In 1991, The Soviet Union dissolved, into fifteen independent republics, including Russia. Gorbochev handed over the Union's powers, including the Soviet nuclear missile codes, to Russian President Boris Yeltsin. Two years later, American CIA director Robert Gates visited the Kremlin with, among other matters, a video tape of the recovery of six Russian sailors' bodies from a sunken Russian submarine and their burial at sea, years before. “Two weeks later, the tape appeared on Russian television. The families [of the long-missing Russian crew] got to see American sailors standing at attention as both national anthems were played and as the Americans added Russian prayers to the naval service for the dead. . . . They were astonished and moved that Americans, their enemies for so long, would treat their men with such respect.”
In the years since that time, new leaders have brought new distrust, and no one except perhaps the spies and the intelligence services, know how close we are now to a huge World War III, from which relatively few humans would survive. But Sontag and Drews' well-documented book will give the reader hope and desire for a diplomatic solution. “Trust, but verify” seems the best watchword we have for now.

Tuesday, May 30, 2017

Book Review: The Shepherd's Life

Book Review: THE SHEPHERD'S LIFE by James Rebanks non-fiction (2015)

James Rebanks dropped out of school at the age of fifteen, disgusted with teachers who wanted him to “make something of himself.” Totally uninterested in meaningless school lectures, he looks forward to working full time as a farmer, raising sheep alongside his father and his grandfather. He is proud to be part of an ongoing family, honest working folk who have lived on the hills and lakes of northwestern England since the twelfth and thirteenth centuries.
Shepherding hundreds of sheep is more than just leading them along a country lane. There are tups (rams) to buy and mate with the ewes, with all the attention to future performance that a race horse would be given. Swaledales and Herdwicks are the two breeds of sheep best suited for the high hill country. Sheep must be sheared, lambs birthed, diseases prevented. Hundreds of sheep must be moved to the high country grass in summer so that valley fields can produce enough hay for winter. Rock walls to be built and repaired, ears to tagged for identity. Lost sheep to be searched for, flocks to be sheltered during winter blizzards and springtime rains. Every day, rain or shine. This was the life James had chosen, and loved.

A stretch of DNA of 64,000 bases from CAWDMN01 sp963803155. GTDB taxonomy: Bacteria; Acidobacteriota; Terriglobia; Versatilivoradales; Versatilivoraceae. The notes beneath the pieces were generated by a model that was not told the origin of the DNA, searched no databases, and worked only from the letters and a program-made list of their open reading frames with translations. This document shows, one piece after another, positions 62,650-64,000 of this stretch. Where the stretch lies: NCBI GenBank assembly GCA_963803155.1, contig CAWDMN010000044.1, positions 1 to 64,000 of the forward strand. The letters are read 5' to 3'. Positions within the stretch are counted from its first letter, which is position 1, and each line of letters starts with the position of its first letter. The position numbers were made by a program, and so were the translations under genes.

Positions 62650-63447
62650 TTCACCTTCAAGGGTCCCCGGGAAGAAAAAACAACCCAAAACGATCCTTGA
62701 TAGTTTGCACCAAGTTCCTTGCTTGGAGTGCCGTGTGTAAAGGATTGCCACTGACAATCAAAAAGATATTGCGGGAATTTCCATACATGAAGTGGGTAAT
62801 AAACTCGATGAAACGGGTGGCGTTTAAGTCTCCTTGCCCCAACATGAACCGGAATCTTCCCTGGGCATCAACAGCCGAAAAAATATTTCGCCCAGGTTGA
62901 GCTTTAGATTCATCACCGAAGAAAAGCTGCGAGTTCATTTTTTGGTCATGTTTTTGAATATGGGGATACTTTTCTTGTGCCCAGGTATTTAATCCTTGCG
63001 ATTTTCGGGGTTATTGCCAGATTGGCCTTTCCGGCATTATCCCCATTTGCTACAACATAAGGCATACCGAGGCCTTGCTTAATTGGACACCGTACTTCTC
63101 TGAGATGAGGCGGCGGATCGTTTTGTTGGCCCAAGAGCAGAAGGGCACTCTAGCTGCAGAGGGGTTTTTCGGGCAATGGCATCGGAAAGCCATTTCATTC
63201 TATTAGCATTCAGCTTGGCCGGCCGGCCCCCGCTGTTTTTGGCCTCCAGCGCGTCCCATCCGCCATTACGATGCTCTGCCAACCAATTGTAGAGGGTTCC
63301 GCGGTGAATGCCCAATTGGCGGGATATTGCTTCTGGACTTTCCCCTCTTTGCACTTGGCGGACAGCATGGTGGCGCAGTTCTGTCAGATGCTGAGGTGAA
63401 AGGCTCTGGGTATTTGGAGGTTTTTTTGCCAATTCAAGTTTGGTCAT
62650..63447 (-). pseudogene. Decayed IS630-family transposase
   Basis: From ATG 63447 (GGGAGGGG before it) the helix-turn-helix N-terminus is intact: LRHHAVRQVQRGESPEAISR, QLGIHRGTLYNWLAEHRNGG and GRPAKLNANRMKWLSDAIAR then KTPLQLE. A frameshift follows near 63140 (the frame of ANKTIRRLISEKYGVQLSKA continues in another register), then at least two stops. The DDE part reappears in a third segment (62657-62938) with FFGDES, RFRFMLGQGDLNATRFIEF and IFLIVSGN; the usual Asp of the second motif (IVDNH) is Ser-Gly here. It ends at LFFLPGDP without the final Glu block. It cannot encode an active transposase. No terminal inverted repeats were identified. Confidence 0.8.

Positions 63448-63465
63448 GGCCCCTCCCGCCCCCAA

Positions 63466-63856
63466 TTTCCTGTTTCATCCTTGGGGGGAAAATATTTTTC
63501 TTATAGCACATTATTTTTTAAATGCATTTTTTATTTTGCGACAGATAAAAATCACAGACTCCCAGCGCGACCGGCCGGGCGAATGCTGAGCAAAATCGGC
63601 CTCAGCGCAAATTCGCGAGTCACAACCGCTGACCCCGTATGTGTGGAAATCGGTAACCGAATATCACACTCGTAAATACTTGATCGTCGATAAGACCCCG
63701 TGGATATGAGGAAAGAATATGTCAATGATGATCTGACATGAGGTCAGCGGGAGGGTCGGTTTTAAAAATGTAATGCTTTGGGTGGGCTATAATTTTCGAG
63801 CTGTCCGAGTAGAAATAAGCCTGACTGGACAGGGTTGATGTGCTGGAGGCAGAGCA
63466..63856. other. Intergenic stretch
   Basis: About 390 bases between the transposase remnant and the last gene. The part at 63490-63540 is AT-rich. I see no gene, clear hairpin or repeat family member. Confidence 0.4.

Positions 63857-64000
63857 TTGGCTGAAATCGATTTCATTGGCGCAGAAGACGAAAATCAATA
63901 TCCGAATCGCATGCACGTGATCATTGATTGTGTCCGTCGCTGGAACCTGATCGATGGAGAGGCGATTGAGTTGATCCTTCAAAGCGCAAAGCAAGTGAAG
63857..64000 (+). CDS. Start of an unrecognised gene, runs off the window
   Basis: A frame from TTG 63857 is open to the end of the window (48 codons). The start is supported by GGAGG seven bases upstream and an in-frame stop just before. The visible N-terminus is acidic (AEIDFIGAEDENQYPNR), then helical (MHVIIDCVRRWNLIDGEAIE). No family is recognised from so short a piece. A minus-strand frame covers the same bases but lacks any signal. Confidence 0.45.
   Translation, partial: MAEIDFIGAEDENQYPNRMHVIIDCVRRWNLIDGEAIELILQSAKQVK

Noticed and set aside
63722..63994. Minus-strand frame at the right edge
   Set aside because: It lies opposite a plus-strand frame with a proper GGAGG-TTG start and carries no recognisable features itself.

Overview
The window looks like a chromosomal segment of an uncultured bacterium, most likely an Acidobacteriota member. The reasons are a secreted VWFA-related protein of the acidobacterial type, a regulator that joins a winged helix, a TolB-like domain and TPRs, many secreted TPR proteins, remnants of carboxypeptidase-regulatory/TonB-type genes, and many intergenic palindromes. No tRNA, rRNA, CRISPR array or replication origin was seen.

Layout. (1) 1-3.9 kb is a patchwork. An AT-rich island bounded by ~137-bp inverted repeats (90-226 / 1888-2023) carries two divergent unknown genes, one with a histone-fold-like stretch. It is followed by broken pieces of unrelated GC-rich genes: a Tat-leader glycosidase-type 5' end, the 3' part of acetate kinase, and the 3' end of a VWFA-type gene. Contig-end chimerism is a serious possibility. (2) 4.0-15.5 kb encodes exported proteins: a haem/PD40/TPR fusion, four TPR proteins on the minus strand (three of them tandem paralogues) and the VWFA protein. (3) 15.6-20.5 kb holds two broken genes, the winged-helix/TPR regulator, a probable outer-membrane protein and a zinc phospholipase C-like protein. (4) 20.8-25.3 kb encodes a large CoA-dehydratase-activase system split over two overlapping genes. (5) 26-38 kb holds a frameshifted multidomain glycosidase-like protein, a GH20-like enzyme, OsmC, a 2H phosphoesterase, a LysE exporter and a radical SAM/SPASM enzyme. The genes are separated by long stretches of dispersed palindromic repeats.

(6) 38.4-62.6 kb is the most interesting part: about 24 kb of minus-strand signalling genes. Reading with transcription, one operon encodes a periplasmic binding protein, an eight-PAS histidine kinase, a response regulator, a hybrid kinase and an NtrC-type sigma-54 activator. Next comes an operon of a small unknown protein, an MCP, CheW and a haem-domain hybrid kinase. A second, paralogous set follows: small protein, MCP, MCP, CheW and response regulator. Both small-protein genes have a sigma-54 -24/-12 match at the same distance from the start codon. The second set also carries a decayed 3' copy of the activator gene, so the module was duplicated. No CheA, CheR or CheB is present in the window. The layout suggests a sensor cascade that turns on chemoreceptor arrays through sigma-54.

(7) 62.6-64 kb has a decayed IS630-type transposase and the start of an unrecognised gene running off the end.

But something was lacking in his life. Drinking, fighting, hanging out with friends wasn't enough to look forward to. Then he met Helen, his sister's friend. He was 21, she was 18. “She had worked hard at school, read books, and knew all the stuff that I didn't. She believed I could do anything I set my mind to. That made everything possible.”
One of the pubs in town had shelves lined with books that no one ever read. Occasionally, James would borrow one, quietly with the landlord's permission. It wasn't cool to be into books.
A Korean War vet noticed James was carrying a book one night, and said that young guys knew nothing about war; he challenged the pub crowd to even name the plane on the book cover. The crowd looked blank. “Messerschmitt one-oh-nine,” James said. He gradually discovered he knew more about things than his pub-mates. One of them told him “What are you doing here . . . with us idiots? You should go to university and do something smart . . . .”
“Sometimes you can't go back when people know something new about you,” James discovered.